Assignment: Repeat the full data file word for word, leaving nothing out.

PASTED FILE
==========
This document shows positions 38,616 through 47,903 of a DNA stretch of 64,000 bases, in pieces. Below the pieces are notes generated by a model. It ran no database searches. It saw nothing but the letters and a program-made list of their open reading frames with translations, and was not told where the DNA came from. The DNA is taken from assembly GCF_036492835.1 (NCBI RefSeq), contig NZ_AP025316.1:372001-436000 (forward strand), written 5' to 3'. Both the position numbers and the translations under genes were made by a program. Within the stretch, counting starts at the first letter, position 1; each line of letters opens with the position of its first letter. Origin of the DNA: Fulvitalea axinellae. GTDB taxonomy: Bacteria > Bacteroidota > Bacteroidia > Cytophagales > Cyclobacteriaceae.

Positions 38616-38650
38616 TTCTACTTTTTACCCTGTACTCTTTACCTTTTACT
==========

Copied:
This document shows positions 38,616 through 47,903 of a DNA stretch of 64,000 bases, in pieces. Below the pieces are notes generated by a model. It ran no database searches. It saw nothing but the letters and a program-made list of their open reading frames with translations, and was not told where the DNA came from. The DNA is taken from assembly GCF_036492835.1 (NCBI RefSeq), contig NZ_AP025316.1:372001-436000 (forward strand), written 5' to 3'. Both the position numbers and the translations under genes were made by a program. Within the stretch, counting starts at the first letter, position 1; each line of letters opens with the position of its first letter. Origin of the DNA: Fulvitalea axinellae. GTDB taxonomy: Bacteria > Bacteroidota > Bacteroidia > Cytophagales > Cyclobacteriaceae.

Positions 38616-38650
38616 TTCTACTTTTTACCCTGTACTCTTTACCTTTTACT